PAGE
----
Anthony Kila laments the unfortunate visibility of Nigeria on the global corruption index
Just as expected, one of the six major items or keywords that dominated discussions in past few days of ceremonies, analysis, lamentations, accusations, justifications platitudes and promises about Nigeria is corruption. The other five keywords are poverty, insecurity, development, patriotism, and in a very Nigerian way, hope. Two things are worthy of note in this list: One is that the negative elements are government related, whilst the positive one is individual. The other thing to note is that all the other elements have been linked to corruption: There is a general belief that things are bad in the country largely due to corruption.
This belief is not new, it appears those in government agree with the idea too. Successive governments have all in their own way promised to tackle corruption and they all have in their own different way done some tackling. It goes without saying that sincerity of purpose varies from administration to administration. Regardless of efforts or intention, results all attempts show that they have all failed. The proof of such failure lies in the fact that we are still feeling the pangs of corruption and that we are talking about corruption today.
There is no use for us to go the route of arguing that “my party or government did this or that”, there is no gain in saying “what about this or that government or administration”. The objective points here are that, sadly, global comparative analysis places Nigeria high on the corruption index and that in our day to day lives, corruption is still very vivid and flourishing.
Given the way things stands it is perhaps time that we step away from our legitimate and natural moral stance on corruption to take a simpler but more rational approach to the issue of corruption. A new approach to understanding and tackling corruption is needed. It appears that for over five decades we have generally moved towards corruption like something to fight without ever stopping to deliberate and understand the nature and causes of this corruption amongst people.
In taking a new introduction to corruption, one of the first things that we shall discover is that corruption is a very human and very social phenomenon. To that extent, like most social occurrence, everyone can be corrupt but luckily everyone can also live without corruption: It all depends on circumstances.
If in our public discourse and deliberations, we take time to ask ourselves what are the causes of corruption before going into the solutions. We might find new solutions or at least take new approaches to dealing with it.
I have posited elsewhere that the major causes of corruption are scarcity, uncertainty, impunity and chaos. These elements are interrelated and feed on each other towards a vicious cycle for both the victims and beneficiaries of corruption.
The genesis of all corruption stems from a system that is incapable of providing for all its users and stakeholders. Put the best people in the world in any community of equals and you will soon see that once they don’t have enough of some basic items of survival, cliques will be formed and dependency will be created.
The greater the disparities in a system the more likely are people to defer, deceive, cajole and discriminate. Ordinarily, the need to survive tends to trump dignity and integrity in the needy and it tends to reduce the sense of fairness and empathy in the privileged. It takes extraordinary traits such as heroism, nobleness and maybe even stoicism to remain pure when burdened with need or to remain fair when robed in privilege.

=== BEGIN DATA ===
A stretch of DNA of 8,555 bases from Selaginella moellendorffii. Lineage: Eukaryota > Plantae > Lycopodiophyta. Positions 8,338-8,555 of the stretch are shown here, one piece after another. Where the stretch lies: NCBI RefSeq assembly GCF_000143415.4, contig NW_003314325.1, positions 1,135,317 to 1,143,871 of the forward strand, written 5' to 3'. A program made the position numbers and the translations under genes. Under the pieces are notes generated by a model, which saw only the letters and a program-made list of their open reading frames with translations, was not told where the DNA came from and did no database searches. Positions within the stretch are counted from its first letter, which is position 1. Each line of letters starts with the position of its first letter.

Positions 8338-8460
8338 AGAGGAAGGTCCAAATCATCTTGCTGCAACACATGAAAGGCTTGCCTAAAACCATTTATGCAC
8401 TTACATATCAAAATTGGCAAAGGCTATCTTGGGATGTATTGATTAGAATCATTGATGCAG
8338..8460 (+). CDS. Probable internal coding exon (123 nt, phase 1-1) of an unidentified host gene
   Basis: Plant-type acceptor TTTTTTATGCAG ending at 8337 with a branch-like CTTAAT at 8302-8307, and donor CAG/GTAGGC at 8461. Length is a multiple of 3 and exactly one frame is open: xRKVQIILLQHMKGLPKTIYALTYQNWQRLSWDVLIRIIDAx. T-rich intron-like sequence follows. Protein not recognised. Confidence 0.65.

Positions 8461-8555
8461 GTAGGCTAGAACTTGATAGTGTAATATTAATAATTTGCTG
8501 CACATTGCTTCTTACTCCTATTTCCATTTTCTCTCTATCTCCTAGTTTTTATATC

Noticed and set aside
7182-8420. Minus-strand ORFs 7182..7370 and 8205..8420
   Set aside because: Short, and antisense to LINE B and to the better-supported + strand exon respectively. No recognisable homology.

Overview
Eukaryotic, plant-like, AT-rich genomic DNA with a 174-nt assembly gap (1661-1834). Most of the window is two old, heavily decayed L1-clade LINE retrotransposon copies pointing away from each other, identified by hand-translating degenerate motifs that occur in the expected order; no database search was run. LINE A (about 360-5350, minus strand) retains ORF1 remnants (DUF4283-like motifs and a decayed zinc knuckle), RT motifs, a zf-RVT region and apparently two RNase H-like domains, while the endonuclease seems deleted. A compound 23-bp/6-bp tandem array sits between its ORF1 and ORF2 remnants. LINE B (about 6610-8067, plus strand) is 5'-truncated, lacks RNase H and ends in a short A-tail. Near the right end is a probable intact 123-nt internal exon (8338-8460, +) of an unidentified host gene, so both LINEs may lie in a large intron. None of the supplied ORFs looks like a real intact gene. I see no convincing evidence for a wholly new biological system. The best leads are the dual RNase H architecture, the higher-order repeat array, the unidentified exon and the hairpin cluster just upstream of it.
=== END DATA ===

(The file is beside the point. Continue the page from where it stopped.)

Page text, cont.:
The way out of scarcity induced corruption is to put more emphasis on production rather than on distribution. We also need to reassess what we consider the minimum standard of living and strive for the good of all to make it available for the most.
One thing worse than scarcity is uncertainty. In Lagos, when a commercial bus break downs the instinct of most passengers is to block the conductor from running away. They do so not because they are mean but because they do not know what might happen next. There are tales of people who get into public office and their first move is to identify and pocket what they can find. They do so because they know court might nullify the election that got them into power. As a teacher, I personally see how hard it is for my graduands to truly believe that a good qualification and ability to solve problems will get them a good career. Sadly at a very early, too early, stage in life they all too conscious of the wretched dictum, “it is not what you know but who you know”.
Where instead of order and clarity, chaos reigns, choices of people, projects and policies are made based on temperaments and chance. Accountability and merit suffers and rather than work for excellence the trend is to please and appease.
There are scenes of fathers of families who take pride in calling themselves children or godchildren of other adults. They lie to and for their benefactors to stay afloat. In meetings, many specialise in finding out what their leaders wants and then convince the leader of the leader’s view. These people do so because there is no clear and dignified path to survival.
One thing worse than chaos is impunity.
Where should people do what is good when those that lie, cheat and steal get away with it? If we really want to fight this evil called corruption that is holding us back as a people we need to change approach by spending more time in understanding the simple but devastating causes of corruption.
Prof. Anthony Kila can be reached at @anthonykila